ifconfig can be used at the command line to configure (or re-configure) a network interface. This is often unnecessary, since this configuration is typically handled by a script when you boot the system. If you'd like to do so manually, you will need superuser privileges, so we'll use sudo again when running these commands.

To assign a static IP address to an interface, specify the interface name and the IP address. For example, to assign the IP address 69.72.169.1 to the interface wlan0, use the command:
sudo ifconfig wlan0 69.72.169.1
To assign a network mask to an interface, use the keyword netmask and the netmask address. For instance, to configure the interface eth1 to use a network mask of 255.255.255.0, the command would be:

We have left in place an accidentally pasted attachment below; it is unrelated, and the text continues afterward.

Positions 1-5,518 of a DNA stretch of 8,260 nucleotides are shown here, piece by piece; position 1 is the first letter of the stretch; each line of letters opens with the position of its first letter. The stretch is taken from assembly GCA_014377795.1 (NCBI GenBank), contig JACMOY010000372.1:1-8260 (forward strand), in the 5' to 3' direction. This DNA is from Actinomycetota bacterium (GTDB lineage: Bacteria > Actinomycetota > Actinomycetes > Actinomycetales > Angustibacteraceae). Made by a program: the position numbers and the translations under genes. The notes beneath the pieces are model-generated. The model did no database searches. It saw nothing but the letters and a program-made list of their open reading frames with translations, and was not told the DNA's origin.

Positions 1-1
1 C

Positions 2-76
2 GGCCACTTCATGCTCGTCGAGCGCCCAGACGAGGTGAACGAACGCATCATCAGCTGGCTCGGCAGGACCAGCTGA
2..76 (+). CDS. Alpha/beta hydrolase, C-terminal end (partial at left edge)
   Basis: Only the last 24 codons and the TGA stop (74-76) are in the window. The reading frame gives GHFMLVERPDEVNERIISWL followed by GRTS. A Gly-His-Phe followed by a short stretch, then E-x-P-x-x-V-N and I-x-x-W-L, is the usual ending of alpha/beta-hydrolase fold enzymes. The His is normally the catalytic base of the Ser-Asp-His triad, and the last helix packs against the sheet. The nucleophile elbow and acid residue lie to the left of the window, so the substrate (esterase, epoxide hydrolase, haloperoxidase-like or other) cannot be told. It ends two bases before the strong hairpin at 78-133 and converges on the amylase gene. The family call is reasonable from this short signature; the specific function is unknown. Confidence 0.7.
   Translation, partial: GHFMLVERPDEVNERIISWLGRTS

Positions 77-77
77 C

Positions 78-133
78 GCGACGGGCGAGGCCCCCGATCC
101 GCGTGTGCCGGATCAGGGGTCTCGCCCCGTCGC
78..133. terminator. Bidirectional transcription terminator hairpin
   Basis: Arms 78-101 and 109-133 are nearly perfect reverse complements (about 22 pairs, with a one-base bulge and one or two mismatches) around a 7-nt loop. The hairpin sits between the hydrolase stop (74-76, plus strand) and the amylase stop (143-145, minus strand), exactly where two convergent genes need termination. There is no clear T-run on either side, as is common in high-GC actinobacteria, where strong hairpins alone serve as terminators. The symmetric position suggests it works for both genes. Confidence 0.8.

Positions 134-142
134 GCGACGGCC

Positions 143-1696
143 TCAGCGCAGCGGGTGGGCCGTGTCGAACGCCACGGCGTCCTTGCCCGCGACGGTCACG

sudo ifconfig eth1 netmask 255.255.255.0
To assign a broadcast address to an interface, use the keyword broadcast and the broadcast address. For instance, to configure the interface wlan1 to use a broadcast address of 172.16.25.98, the command would be:
sudo ifconfig wlan1 broadcast 172.16.25.98
These configurations can combined in a single command. For instance, to configure interface eth0 to use the static IP address 192.168.2.5, the network mask 255.255.255.0, and the broadcast address 192.168.2.7, the command would be:
sudo ifconfig eth0 192.168.2.5 netmask 255.255.255.0 broadcast 192.168.2.7
These are the most commonly-used configuration options for ifconfig. A complete list is provided below.

What About DHCP?

ifconfig can only assign a static IP address to a network interface. If you want to assign a dynamic IP address using DHCP, you should use the dhclient command.

Command Syntax

ifconfig [-v] [-a] [-s] [interface]
ifconfig [-v] interface [aftype] options | address ...


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